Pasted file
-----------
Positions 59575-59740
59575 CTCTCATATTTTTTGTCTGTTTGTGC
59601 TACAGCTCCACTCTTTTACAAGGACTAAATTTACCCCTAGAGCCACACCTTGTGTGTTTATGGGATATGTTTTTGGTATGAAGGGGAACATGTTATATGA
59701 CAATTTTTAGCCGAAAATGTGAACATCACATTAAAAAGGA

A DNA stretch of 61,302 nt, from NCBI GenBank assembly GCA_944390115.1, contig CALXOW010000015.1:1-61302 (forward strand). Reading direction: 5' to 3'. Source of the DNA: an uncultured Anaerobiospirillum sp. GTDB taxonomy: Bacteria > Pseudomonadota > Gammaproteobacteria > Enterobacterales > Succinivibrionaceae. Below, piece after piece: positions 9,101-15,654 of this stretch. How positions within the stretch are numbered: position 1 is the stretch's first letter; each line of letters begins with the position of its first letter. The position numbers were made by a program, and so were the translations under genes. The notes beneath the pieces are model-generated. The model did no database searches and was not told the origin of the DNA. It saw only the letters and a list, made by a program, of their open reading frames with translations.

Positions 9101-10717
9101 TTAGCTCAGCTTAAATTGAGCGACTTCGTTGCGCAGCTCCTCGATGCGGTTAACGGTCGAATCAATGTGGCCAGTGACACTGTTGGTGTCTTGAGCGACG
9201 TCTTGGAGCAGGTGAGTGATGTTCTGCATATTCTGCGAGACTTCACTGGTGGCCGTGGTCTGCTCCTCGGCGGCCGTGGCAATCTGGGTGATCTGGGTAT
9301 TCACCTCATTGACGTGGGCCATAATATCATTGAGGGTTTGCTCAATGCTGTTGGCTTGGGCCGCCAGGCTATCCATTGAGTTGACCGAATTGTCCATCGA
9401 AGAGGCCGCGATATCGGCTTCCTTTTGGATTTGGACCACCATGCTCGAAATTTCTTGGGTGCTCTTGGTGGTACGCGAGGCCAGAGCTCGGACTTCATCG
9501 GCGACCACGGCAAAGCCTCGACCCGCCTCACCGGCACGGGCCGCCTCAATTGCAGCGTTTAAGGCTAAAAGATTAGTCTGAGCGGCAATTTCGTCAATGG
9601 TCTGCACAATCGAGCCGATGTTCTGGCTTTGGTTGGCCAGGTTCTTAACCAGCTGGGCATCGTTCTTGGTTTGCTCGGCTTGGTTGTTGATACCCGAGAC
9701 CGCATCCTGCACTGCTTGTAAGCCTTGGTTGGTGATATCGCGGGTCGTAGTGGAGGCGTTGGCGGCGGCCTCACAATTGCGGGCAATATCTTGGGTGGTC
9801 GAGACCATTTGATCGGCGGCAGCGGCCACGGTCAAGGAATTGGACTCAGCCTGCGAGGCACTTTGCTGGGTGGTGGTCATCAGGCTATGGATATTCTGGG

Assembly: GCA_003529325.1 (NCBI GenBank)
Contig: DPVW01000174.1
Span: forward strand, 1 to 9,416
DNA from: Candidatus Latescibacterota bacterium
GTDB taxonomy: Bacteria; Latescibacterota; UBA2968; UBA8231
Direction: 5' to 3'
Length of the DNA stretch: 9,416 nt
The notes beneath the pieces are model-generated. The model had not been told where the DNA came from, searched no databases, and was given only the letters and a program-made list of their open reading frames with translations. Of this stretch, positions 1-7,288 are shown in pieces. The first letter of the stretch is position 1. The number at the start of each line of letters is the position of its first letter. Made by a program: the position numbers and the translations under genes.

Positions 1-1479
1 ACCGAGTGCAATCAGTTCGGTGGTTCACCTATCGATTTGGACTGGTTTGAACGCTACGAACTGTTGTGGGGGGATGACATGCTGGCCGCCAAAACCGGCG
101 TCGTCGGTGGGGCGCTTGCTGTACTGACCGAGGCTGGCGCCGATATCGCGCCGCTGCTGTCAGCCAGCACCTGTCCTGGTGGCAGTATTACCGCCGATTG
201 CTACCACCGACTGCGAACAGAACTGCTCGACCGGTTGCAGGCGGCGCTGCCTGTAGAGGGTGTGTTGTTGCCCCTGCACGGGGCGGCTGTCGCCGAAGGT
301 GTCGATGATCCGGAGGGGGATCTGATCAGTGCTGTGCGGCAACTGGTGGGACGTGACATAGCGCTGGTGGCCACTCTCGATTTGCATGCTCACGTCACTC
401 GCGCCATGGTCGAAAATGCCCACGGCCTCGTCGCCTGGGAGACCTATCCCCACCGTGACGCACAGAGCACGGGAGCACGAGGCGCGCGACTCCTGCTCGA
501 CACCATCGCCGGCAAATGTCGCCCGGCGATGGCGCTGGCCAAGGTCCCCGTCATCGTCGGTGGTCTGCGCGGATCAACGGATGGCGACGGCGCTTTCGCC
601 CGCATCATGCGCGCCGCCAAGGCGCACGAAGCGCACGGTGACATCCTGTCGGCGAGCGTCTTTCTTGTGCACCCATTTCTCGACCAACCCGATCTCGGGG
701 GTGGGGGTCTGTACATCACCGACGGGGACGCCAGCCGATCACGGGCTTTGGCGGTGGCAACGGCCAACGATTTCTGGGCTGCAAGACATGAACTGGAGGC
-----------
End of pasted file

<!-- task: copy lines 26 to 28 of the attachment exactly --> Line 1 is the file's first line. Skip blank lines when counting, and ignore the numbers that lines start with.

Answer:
201 CTACCACCGACTGCGAACAGAACTGCTCGACCGGTTGCAGGCGGCGCTGCCTGTAGAGGGTGTGTTGTTGCCCCTGCACGGGGCGGCTGTCGCCGAAGGT
301 GTCGATGATCCGGAGGGGGATCTGATCAGTGCTGTGCGGCAACTGGTGGGACGTGACATAGCGCTGGTGGCCACTCTCGATTTGCATGCTCACGTCACTC
401 GCGCCATGGTCGAAAATGCCCACGGCCTCGTCGCCTGGGAGACCTATCCCCACCGTGACGCACAGAGCACGGGAGCACGAGGCGCGCGACTCCTGCTCGA